RGS-IBG Annual International Conference 2018

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278 Extraverted urbanism versus introverted urbanism (1): City politics and the state
Affiliation Economic Geography Research Group
Convenor(s) Oleg Golubchikov (Cardiff University, UK)
Robert Huggins (Cardiff University, UK)
Chair(s) Robert Huggins (Cardiff University, UK)
Timetable Friday 31 August 2018, Session 1 (09:00 - 10:40)
Room Glamorgan Building - Seminar Room -1.61
Session abstract Contemporary modes of urban governance are strongly predicated on the notions of competitiveness and entrepreneurialism, which have become particularly dominant under the rise of neoliberalism. Harvey (1989) depicted a shift in urban governance from managerialism, with its emphasis on social welfare and redistribution, to an entrepreneurialism that is more preoccupied with economic growth, inter-urban competition and the attraction of flows of external investment and consumption.

The competitive modalities of urban governance appear to be explicitly extravert with regard to how cities position themselves nationally and internationally, but also how they are imagined, designed, lived and consumed. Cities compete against each other to attract high value added industries, the ‘right’ human capital and consumers. This may require extraverted, outwardly looking policies such as export-oriented industrial policies, city-regionalism and agglomeration development, city branding and marketing, urban regeneration, the hosting of hallmark events and other potentially speculative strategies. There are also indications that the relative economic performance of places has a strong relationship with the personality psychology of the people located in these places, including traits relating to extraversion and cosmopolitanism (Huggins and Thompson, 2017). Indeed, many cities try to attract particular ‘classes’ of individuals to foster a more ‘competitive’ socio-spatial culture. The nation states themselves promote the extroverted politics of city-centred competitiveness and internationalisation as part of their national economic strategies (Brenner, 2004). Furthermore, particular urban projects may convey the power of the state internationally or produce other forms of geopolitical externalities (Büdenbender and Golubchikov, 2017). All this cumulatively produces specific urban dynamics and outcomes, which can be called ‘extraverted urbanism’.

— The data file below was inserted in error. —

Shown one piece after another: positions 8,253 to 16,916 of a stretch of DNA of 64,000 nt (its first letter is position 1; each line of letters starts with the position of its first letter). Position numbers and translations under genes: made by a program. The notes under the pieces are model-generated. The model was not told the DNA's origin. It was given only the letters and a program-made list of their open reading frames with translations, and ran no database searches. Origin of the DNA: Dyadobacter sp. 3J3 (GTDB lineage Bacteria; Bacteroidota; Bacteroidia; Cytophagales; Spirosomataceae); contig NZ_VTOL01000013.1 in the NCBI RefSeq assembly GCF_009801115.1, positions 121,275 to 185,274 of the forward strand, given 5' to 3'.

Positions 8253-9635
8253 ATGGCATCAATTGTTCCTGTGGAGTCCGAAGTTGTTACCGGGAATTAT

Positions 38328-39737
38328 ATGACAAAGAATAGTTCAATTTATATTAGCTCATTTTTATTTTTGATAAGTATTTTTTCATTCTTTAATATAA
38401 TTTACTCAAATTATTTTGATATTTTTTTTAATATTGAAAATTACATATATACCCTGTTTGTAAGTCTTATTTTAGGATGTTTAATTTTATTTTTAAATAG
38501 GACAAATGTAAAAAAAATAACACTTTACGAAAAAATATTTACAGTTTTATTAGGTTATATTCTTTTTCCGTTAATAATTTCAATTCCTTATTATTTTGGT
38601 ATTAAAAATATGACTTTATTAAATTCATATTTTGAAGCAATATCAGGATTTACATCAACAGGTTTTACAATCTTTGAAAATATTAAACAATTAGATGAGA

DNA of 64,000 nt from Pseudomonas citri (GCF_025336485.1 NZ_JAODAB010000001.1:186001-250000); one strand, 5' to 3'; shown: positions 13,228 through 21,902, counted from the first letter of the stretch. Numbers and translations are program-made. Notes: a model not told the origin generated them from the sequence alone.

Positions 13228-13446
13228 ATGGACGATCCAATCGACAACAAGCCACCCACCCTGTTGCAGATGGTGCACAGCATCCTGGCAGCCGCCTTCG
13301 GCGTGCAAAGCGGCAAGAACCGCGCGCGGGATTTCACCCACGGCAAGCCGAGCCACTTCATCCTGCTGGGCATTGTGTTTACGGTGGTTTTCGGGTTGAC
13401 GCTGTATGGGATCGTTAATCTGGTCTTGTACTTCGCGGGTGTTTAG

Elements of extraverted urbanism have been researched under, for example, the notions of the entrepreneurial city (Hall and Hubbard, 1998; Lauermann, 2016), the globalising city (Marcuse and van Kempen, 2000), new urban policy and the globalised city (Moulaert et al., 2003), new state spaces (Brenner, 2004), the creative city/class (Florida, 2002), world-city-entrepreneurialism (Golubchikov, 2010), policy boosterism and extrospective city (McCann, 2013), celebration capitalism (Boykoff, 2014), to name just a few.

Critiques of these modalities of urban governance highlight the possibilities of unequal social consequences and social and spatial exclusion, ‘zero-sum game’ and universal policy prescriptions that may not work effectively across the whole urban system and geography. One critical reaction, for example, evokes the vision of the ‘grounded city’, which focuses on the internal mobilisation of resources through the ‘foundational economy’ (Engelen et al., 2017). Across the world, there are examples of other sets of visions and practices that may suggest forms of ‘introverted urbanism’.

This session will explore the politics, dynamics and manifestations of extraverted urbanism and its (potential) alternative, i.e. introverted urbanism. Contributions, both conceptual and empirical, will reflect on these ideas and provide further insights into the relationship between city development, geographical unevenness, competiveness, spatial policies and geopolitics, including the evolution of these (multi-scalar) relationships over time and space.

References
Boykoff, J. (2014) Celebration Capitalism and the Olympic Games. London: Routledge.
Brenner, N. (2004) New State Spaces: Urban Governance and the Rescaling of Statehood. Oxford: Oxford University Press.
Büdenbender, M. and Golubchikov, O. (2017) 'The geopolitics of real estate: assembling soft power via property markets', International Journal of Housing Policy 17 (1): 75-96.
Engelen, E., Froud, J., Johal, S., Salento, A. and Williams, K. (2017) 'The grounded city: from competitivity to the foundational economy', Cambridge Journal of Regions, Economy and Society 10 (3): 407-423.
Florida, R. (2002) The Rise of the Creative Class: and how it’s transforming work, leisure, community and everyday life. New York: Basic Books.
Golubchikov, O. (2010) 'World-city-entrepreneurialism: globalist imaginaries, neoliberal geographies, and the production of new St Petersburg', Environment and Planning A 42 (3): 626-643.
Hall, T. and Hubbard, P. (eds.) (1998) The Entrepreneurial City: Geographies of Politics, Regime and Representation. Chichester, UK: John Wiley & Sons.
Harvey, D. (1989) 'From managerialism to entrepreneurialism: the transformation of urban governance in late capitalism', Geografiska Annaler B 71: 3-17.